Back in the past, I asked the FBAR group at the IRS whether or not poker sites needed to be reported. In January 2009, they told me they did have to be reported. In prior years, the FBAR group said they did not have to. Thus, FBARs (then, Form TD F 90-22.1) were sent to FINCEN with poker accounts.
Come early 2011, FINCEN issued new regulations. These regulations made it clear at the time that poker accounts would no longer be considered reportable foreign financial accounts. However, yesterday a judge disagreed.
In United States v. Hom defendant Hom was charged with violating the Bank Secrecy Act for not reporting three accounts at FirePay, PokerStars, and Party Poker.
In the case, the Court decided:
Section 5312(a)(2) lists 26 different types of entities that may qualify as a “financial institution.” Based on the breadth of the definition, our court of appeals has held that “the term ‘financial institution’ is to be given a broad definition.” United States v. Dela Espriella, 781 F.2d 1432, 1436 (9th Cir. 1986). The government claims that FirePay, PokerStars, and PartyPoker are all financial institutions because they function as “commercial bank[s].” Section 5312(a)(2)(B). The Fourth Circuit in Clines found that “[b]y holding funds for third parties and disbursing them at their direction, [the organization at issue] functioned as a bank [under Section 5314].” Clines, 958 F.2d at 582 (emphasis added).
The biggest problem that I see for the defendant is that he had an account at FirePay. FirePay was a United Kingdom-based third-party payment processor similar to Skrill (Moneybookers) and Neteller. FirePay was absolutely a foreign financial account: It issued credit cards, debit cards, and had functions that almost anyone would say are akin to what banks offer.
In this case, the defendant argued that all of his accounts were not foreign financial institutions. He did not separate out the poker sites from the third-party payment processor in his arguments. He was almost certainly doomed on the FirePay account. Still, the Court ruled that PokerStars and Party Poker were banks. What does this mean for individuals who have poker accounts?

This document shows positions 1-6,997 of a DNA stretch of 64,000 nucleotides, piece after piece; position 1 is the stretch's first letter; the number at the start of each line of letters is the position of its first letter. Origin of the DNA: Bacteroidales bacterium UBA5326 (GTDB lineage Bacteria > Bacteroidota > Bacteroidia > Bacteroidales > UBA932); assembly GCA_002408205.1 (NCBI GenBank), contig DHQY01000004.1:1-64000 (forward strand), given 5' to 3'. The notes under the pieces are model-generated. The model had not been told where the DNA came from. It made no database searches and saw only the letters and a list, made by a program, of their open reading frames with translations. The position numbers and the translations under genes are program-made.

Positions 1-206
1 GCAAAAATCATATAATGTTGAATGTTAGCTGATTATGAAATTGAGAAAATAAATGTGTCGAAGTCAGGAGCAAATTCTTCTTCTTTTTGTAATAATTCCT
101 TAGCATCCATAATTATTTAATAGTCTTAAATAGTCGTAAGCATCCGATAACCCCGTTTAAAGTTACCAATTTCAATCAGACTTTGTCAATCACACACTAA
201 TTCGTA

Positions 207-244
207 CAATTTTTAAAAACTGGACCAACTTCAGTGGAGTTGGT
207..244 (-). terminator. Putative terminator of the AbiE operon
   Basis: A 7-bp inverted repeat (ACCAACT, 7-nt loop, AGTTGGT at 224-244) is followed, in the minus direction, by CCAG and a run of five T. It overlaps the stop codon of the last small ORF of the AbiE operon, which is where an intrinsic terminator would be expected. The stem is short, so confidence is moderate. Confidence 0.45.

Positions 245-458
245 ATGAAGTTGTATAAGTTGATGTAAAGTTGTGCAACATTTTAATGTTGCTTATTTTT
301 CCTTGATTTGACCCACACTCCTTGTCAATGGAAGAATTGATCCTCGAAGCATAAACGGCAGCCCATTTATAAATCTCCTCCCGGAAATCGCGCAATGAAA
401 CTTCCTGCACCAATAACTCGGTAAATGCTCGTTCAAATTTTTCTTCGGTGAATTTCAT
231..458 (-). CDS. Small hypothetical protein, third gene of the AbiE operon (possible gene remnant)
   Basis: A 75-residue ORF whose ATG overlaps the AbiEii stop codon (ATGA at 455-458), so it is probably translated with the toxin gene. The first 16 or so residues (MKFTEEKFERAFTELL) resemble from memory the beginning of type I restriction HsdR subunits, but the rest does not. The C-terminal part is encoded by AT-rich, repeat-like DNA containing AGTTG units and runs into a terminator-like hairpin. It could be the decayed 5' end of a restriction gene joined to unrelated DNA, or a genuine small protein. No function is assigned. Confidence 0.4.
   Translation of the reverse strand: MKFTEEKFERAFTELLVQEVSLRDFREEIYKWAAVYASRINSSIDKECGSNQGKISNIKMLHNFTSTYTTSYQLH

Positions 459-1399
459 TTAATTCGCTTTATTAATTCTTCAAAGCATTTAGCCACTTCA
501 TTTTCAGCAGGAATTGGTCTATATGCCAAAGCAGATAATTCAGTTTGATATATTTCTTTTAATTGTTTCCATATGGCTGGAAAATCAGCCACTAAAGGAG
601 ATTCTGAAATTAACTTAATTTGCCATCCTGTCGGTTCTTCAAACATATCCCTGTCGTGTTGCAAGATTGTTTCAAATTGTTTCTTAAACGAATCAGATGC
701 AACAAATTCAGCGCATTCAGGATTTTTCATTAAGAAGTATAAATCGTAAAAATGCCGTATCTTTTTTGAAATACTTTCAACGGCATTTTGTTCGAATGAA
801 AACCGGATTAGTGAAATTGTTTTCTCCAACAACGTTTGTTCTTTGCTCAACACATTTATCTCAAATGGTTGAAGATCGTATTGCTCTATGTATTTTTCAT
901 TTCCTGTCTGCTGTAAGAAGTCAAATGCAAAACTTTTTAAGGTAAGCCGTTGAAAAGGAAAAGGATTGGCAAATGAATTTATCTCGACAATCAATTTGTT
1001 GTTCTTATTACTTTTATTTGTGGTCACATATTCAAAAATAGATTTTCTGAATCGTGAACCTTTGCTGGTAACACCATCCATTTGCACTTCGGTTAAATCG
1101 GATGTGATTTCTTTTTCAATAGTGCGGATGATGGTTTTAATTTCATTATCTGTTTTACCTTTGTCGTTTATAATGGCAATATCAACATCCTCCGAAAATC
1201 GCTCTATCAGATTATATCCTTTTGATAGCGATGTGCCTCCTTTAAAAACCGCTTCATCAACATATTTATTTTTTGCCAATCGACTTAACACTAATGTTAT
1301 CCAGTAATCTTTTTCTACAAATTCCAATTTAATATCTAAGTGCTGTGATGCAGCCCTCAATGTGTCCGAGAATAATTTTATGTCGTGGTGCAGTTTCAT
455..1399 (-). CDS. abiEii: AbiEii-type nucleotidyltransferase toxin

1. As of now, plan on reporting these accounts for both FBAR (Form 114) and Form 8938 purposes. When in doubt, report is a good rule of thumb.
2. Do poker accounts need to be reported? As of now, yes.
3. Do prior year FBARs need to be filed and/or amended for poker accounts? This is unclear, but the answer is probably so. The statute of limitations on FBARs is six years from the due date. Given the FBAR is due on June 30th of the year following, the statute is about to run out on 2008. (In any case, for calendar years 2008 and 2009 poker sites were considered foreign financial accounts.) However, I would think that 2010 and 2011 FBARs would need to be filed or amended.
4. Do tax returns need to be amended to note the presence of foreign financial accounts if you have an FBAR filing requirement for poker accounts? Almost certainly they do for any tax years open (2011 – 2013).
5. Also note that tax returns may need to be amended just by the presence of a foreign financial account. The IRS now asks on Schedule B whether you have a foreign financial account. Anyone with money at PokerStars in 2011 would need to answer yes.
I have sent questions to the IRS on this issue. (The FBAR group at the IRS is one of the few groups that accepts emails.) I have asked whether they want such accounts to be reported; whether back FBARs/amended FBARs should be filed; and whether tax returns should be amended. I will both post on the response I receive and update this post when I do receive the response.
A few other things to note about the decision. This is not a precedential decision; it is a decision of a District Court Judge. A Court of Appeals has not ruled on this. The defendant lumped an account that was clearly a foreign financial account with accounts that might not be. The Court looked at them in toto rather than individually. I suspect that if Mr. Hom appeals this decision, he will also argue that the poker accounts should be looked at differently than the third-party payment processor.
I am troubled by the Department of Justice looking at poker accounts as a foreign financial account. Still, there are some other issues regarding this decision that are unclear. FBAR charges are rarely brought in isolation. I don’t know what caused these charges to be brought.
In the end, this is not a good decision for poker players or tax accountants who service the poker world. Lots more useless paper will end up being generated as a result of this decision. (Well, electrons as FBARs now must be electronically filed.) Still, the old adage of better safe than sorry holds. As of today, reporting poker sites as foreign financial accounts is back on.